Australia's Alicia Coutts continued her breakout meet with a top time in the women's 100 free. She clocked a 54.62 to move to 21st in the world rankings. Canada's Victoria Poon took second in 54.80, while England's Fran Halsall (55.10) and New Zealand's Hayley Palmer (55.15) finished third and fourth. England's Amy Smith (55.18), New Zealand's Natasha Hind (55.24), Australia's Emily Seebohm (55.39) and England's Emma Saunders (55.85) comprised the rest of the championship field.

Seebohm continued her busy schedule with a Games record in the women's 100 back. She clocked a 1:00.28, eclipsing the 1:00.83 set by Hannah McLean back in 2006. Teammate Belinda Hocking placed second in 1:00.71, while Australia's Sophie Edington (1:00.80) and Canada's Julia Wilkinson (1:00.82) took third and fourth. New Zealand's Melissa Ingram (1:00.92), England's Gemma Spofforth (1:01.05), Canada's Sinead Russell (1:01.07) and Wales' Georgia Davies (1:01.14) earned transfer spots into the finale.

Day Two Finals Results

Reaction Time Comments
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October 5, 2010 Guehrer set Games record in the semis w/her 26.07.

Halsall's 26.24 is her career-best and betters her British standard of 26.3 from the Seven Hills meet in Rome a couple of years ago.

However, she's swimming for "England" here so is her winning time an "English" of record but her "British" record of 26.3 still stands?

No se.

How 'bout it, Mr. Lord?

Similarly, Marco Loughran, who finaled in the 50 back and swims for Florida, is swimming for Wales here but normally competes for "Britain" internationally.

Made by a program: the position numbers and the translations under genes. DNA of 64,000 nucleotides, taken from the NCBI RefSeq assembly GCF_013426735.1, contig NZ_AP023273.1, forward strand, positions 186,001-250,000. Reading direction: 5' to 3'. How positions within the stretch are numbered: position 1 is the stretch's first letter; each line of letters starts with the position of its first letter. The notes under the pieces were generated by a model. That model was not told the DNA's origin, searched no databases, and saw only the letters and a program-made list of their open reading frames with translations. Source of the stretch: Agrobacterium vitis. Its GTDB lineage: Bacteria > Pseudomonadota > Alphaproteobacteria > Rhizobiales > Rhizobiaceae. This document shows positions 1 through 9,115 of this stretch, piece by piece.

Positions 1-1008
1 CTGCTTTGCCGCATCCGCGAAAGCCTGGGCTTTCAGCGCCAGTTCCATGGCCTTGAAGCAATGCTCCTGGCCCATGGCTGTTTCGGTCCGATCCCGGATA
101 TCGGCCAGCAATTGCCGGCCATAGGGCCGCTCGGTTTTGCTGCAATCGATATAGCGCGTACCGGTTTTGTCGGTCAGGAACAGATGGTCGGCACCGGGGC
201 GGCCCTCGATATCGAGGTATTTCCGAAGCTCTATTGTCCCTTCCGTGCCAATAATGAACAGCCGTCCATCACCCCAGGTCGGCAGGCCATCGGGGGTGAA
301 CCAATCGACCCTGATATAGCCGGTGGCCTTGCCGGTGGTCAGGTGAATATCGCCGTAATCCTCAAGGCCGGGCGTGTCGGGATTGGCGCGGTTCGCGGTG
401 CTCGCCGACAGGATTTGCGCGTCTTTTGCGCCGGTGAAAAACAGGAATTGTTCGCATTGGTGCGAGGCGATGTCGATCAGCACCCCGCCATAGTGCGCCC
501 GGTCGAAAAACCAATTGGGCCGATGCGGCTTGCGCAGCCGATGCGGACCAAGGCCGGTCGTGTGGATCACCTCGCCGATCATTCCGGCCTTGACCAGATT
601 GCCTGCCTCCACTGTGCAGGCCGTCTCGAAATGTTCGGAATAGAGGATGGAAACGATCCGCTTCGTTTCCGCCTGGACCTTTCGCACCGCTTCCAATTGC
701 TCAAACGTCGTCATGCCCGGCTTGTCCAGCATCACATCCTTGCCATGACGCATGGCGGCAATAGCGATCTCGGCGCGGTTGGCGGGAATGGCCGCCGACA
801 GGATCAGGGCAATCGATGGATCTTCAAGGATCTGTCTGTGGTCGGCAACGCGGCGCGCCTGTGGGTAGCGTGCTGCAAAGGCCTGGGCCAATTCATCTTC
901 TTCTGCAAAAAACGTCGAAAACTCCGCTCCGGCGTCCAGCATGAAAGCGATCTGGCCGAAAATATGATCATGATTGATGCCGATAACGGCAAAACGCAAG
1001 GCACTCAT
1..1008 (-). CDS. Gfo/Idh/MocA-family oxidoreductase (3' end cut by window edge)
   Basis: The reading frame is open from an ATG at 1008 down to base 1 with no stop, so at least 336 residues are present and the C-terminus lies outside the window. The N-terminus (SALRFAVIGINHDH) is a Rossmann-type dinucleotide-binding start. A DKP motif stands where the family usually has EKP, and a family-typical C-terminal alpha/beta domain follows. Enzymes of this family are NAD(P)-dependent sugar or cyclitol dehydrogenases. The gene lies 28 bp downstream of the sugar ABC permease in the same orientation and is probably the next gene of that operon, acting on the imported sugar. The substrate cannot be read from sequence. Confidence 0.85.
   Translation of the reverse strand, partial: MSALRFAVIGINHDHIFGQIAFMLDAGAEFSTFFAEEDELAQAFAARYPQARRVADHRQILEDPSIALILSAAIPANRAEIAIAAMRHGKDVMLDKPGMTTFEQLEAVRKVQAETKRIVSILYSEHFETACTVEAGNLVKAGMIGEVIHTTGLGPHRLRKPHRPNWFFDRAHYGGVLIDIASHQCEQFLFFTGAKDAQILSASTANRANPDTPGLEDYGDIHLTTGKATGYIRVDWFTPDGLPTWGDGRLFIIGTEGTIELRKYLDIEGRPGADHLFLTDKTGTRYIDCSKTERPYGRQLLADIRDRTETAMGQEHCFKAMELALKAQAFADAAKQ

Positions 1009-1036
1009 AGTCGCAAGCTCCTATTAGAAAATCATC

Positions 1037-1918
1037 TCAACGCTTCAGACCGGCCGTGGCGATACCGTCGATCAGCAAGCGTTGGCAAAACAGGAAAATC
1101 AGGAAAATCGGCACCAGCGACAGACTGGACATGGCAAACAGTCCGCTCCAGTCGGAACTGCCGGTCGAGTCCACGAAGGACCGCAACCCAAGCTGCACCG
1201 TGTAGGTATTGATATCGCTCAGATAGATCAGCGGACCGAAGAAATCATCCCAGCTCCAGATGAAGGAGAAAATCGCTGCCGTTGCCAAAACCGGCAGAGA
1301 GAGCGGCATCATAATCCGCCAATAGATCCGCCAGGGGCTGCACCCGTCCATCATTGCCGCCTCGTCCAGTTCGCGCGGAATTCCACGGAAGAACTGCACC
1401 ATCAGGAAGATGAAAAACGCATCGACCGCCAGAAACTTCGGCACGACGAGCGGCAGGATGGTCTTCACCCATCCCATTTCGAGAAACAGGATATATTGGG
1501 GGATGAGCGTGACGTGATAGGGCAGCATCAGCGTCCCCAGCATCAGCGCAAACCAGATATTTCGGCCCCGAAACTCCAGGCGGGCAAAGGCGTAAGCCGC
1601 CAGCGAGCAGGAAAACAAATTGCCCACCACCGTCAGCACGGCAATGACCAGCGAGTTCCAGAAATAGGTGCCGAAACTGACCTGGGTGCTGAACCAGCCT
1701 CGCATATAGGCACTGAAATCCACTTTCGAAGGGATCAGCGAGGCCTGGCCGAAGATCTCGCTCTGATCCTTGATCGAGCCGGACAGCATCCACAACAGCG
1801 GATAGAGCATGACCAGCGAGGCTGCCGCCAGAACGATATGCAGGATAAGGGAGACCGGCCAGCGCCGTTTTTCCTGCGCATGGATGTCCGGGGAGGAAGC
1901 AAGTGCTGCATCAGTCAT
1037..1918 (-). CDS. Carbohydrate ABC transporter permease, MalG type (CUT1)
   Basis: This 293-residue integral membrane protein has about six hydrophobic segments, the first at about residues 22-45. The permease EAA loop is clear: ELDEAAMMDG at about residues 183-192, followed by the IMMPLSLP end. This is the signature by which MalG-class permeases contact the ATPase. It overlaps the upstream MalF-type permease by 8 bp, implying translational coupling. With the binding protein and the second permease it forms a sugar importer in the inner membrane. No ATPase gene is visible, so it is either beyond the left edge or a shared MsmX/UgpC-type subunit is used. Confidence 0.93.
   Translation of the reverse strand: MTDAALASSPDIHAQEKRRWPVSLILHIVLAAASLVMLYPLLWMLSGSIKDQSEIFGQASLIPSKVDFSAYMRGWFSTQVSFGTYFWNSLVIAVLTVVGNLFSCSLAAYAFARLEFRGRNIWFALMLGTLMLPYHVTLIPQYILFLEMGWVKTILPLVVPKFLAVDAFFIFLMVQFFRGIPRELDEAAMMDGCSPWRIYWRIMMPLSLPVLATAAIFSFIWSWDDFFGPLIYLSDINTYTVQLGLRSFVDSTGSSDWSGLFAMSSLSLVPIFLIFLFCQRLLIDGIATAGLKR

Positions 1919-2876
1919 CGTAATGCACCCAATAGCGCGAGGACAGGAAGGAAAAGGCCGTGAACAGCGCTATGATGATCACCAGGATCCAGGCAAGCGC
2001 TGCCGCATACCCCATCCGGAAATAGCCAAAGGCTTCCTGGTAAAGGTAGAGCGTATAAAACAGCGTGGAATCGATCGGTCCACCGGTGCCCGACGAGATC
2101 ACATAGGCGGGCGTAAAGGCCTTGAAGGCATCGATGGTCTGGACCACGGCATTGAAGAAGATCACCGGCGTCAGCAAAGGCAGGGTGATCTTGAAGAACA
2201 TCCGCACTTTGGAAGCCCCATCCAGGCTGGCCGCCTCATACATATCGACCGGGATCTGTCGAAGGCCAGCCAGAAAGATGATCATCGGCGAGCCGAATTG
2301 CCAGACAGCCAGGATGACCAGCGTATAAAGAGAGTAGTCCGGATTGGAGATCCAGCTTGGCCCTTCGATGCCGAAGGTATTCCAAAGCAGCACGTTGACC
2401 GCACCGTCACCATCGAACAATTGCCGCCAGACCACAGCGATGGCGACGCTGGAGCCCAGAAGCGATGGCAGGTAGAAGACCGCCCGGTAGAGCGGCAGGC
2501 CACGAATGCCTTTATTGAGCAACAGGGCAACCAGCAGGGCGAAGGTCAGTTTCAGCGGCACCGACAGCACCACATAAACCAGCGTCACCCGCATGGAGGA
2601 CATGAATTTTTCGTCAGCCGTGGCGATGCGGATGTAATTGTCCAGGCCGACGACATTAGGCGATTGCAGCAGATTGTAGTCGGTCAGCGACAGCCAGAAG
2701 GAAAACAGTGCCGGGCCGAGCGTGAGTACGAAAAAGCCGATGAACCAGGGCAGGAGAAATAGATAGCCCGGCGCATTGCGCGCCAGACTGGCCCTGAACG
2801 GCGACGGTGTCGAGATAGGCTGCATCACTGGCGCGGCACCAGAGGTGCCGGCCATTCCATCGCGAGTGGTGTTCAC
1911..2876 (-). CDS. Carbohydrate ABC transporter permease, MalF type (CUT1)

He set an NR in the semis.
Submitted by: slickwillie32
October 5, 2010 No it will replace her British record. If a swimmer can set a national or world record when swimming for say Loughborough then it should be no different in this case. There is never much discussion around English records because by default it tends to be also the British record. However there are some cases where the English record is slower than the British record; Hannah Miley of Scotland over 200m and 400m IM with Keri-anne Payne holding the English record a few seconds back, same with David Davies over 1500m and there might be 1 or 2 more..
Submitted by: calisurfin
October 5, 2010 a little disappointed with those 200 free times. Great race, no question, but that winning time would of gotten you no better than 7th place at Pan Pacs! what's going on Jean Basson? I except better from you! I would except at least a medal from a guy that came 4th in Beijing and set the African record in Rome.
Submitted by: philipmj24
October 5, 2010 It seems many aussie swimmers have difficulties peaking up three times within few months: aus nationals, pan pacs and cw games. Many are swimming far below their best times.
Submitted by: aswimfan
October 6, 2010 Well their nationals were in March or April, I think. But it's more than just the tapering, they are dealing with 3rd world conditions: extreme heat, 4 hrs on the bus each day, flotillas of bugs in the pool, actual monkeys being used to guard venues from other types of monkeys, etc. Plus more than half the Australian team alone has "Dehli Belly" (travellers diahrrhea), Robert Hurley even had to drop out, not sure about Lauterstein. So I am definitely cutting them all some slack. Dehli may have been the "PC" and inclusive choice, but not the best choice for peak athletic performance.
Submitted by: liquidassets
October 6, 2010 I'm underwhelmed by the results from CW games.
Can't wait for the Asian Games!
Submitted by: aswimfan
October 6, 2010 Halsall has severe delhi belly, So sad today, suprised Lauterstein did not bother, shows Halsall is a fighter, so well to still medal.
Submitted by: Doodledo
October 6, 2010 There was a great story in Singapore Straits Times newspaper t'other day tht "buoyed" by "success" of Commonwealth Games India is considering putting in abid to host either '20 or '24 Olympics.


And a guy who was a consultant to Chicago's bid for '16 has blogged that the IOC is determined to give the '20 bid to either some Third World nation or maybe even South Africa [Durbn/Johannesburg] based on their success in hosting the World Cup last summer.
Submitted by: slickwillie32